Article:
Yessshhhh! - college hoops 99 - nba basketball 2000
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- ca.ign.com /articles/1999/10/22/nhl-championship-2000
- NHL Championship 2000 - IGN
- By Andy BhattUpdated: 12 Dec 2018 9:41 pmPosted: 21 Oct 1999 8:00 pm
- 6-7 minutes
- Listen... Do you hear that? In case I'm losing touch with reality, joining the likes of John Madden or the eloquent Terry Bradshaw, let me clarify. I was referring to the infernal racket before, during, in-between and after every NHL game on the Fox Sports Network. You know what I'm talking about -- that annoying yet catchy tune, permanently ingrained in our heads.
- With its flashy presentation and off-the-wall commentary, Fox has become a staple in the lives of sports fans, often by default. Whether you're watching football, baseball or hockey, you simply must tune into your regional Fox Sports channel to get prime-time coverage. At least we're given the latest in broadcasting technology, right? Like the retarded red beam of light that tracks puck movement... What's my point? Even an idiot, like myself, could foresee this mega-corporation wetting its beak in the interactive industry, especially when it's so concerned about modernizing sports. Hence, we celebrate the birth of Fox Sports Interactive.
- Don't let my comments mislead you. I was attacking the conglomerate, not the game. In fact, NHL Championship 2000 is one of the best-looking sports games I've played on the PlayStation this year. Though I have some constructive criticism concerning gameplay, the overall presentation, from commentary to graphics, is amazing.
- What good is a hockey game if it isn't licensed by the NHL and NHLPA? Yes, Blades of Steel was fun, but we didn't know any better back then. This game has all 28 NHL teams with updated rosters from the 1999-2000 season. That means you don't have to trade Theo Fleury from Colorado to New York. He's already there, along with the other $70 million spent by the Rangers this off-season. Sixteen additional international squads round out the game, not to mention the North American and World All-Star teams. For all you detail freaks, there's also the option of choosing your favorite team's authentic third uniform, if applicable.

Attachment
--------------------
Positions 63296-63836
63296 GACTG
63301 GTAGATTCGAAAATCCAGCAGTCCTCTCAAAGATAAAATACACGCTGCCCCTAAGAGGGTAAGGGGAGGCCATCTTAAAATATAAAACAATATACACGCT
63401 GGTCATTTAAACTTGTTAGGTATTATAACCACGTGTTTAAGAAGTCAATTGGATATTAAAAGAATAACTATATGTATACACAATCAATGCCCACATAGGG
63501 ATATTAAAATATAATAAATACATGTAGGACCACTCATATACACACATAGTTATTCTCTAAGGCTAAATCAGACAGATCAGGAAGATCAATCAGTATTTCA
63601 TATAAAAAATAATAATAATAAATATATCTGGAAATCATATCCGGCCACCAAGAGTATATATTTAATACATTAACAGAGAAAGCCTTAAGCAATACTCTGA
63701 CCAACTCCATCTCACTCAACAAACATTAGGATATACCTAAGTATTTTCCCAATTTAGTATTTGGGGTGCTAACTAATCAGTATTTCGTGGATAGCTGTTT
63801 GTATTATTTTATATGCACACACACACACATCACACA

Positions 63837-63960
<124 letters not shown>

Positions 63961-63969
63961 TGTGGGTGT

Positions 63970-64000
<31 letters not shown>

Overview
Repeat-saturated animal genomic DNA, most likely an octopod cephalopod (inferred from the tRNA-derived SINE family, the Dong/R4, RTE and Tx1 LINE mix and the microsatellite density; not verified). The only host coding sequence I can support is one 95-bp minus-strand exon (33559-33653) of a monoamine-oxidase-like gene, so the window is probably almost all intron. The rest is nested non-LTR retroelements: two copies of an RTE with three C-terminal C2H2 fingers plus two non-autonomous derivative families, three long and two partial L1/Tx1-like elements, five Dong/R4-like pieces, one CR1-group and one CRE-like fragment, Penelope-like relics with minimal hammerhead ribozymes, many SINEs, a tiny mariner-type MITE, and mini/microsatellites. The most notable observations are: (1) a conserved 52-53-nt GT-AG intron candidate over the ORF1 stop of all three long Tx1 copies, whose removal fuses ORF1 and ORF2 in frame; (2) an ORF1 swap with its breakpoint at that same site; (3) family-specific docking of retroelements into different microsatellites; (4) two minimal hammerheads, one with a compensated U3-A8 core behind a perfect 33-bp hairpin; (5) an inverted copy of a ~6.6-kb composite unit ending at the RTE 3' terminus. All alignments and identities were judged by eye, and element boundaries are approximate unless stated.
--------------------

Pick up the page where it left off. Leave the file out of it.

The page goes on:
- Learning the basics can be tricky. I'm accustomed to turning on my PS, sitting down and playing a game immediately. Some prefer to read the instruction manual hours in advance, but I'm too impatient for that. I learn on the run. It usually takes seconds for gamers like myself to get a feel for sports games, but this one was a little different. Figuring out how to shoot effectively was a major hurdle. Press the square button for a wrist shot, the circle for slap-shots. Here's a hint: pass the puck to an open man for the one-timer because a quick slap-shot is your best scoring option. Avoid the wrister. It's useless.
- I must also give props to the 3D engine. It falls inches short of EA Sports' established benchmark, but Champ2000 is good enough to hold its own. You have complete control of players, who in turn follow the laws of physics. For instance, guys must accelerate before reaching max speed. Sure, that's a given, but many games fail to address such basic issues. It's physically impossible to go from 0 to 60 in less than two seconds, and I'm glad the people at FSI know their limits. We need our sports games to be as realistic as possible, so we can live out our dreams in the form of polygons.
- If you thought NHL 2K was good, wait until you see this game. Simply awesome graphic detail. What impresses me the most is the quality of instant replays. Slower framerates used in replays often distort the overall image, but don't tell that to the developers of NHL Champ2000. Throw in color from the great John Davidson, and you get two classic replays from two different angles with Fox attitude.
- I only have one complaint. NHL 2000 uses motion-capture technology to the fullest, but this game has only a handful of in-game player animations, including a goalie save here and a hard check there. In fact, I'm pretty sure Fox doesn't utilize motion capture at all -- somewhat shocking for a company that prides itself on using the latest in technology. Now imagine if they actually captured pro hockey players. The results might be orgasmic, since players already look realistic.
- NHL Championship 2000 does not have a score. It doesn't include tracks written specifically for the game. Frankly, it doesn't need any gimmicks, with the exception of Fox's catchy theme music.
- My favorite aspect of this game is the commentary. After playing it once or twice, you'll understand what I mean. Kenny Albert does the play-by-play, while the aforementioned J.D. adds color. Yessshhh!!! (FYI -- Kenny is the son of Marv Albert, the great yet beleaguered NBA commentator.) They are two of the best hockey announcers today, and fortunately for developers, they also work for Fox Sports New York.
- Albert occasionally makes a late call, yelling "goal" a few seconds after the lamp is lit; nevertheless, he makes fabulous calls up and down the ice and on most scoring opportunities. Pre-game introductions and goaltender analyses are the best I've seen in any hockey game. Some arenas even turn the lights out to put on their laser light show. The pre-game ceremonies are spectacles themselves.
- This is the third hockey game I've played for the 2000 season. At one point, I thought nothing would top EA Sports' NHL 2000, but Fox Sports Interactive has come through in the clutch. My expectations for this game were lower than imaginable. I mean, this is the same company that brought us College Hoops 99, one of the worst games ever developed for the N64. All biases aside, they have undoubtedly created an amazing product for the PS.
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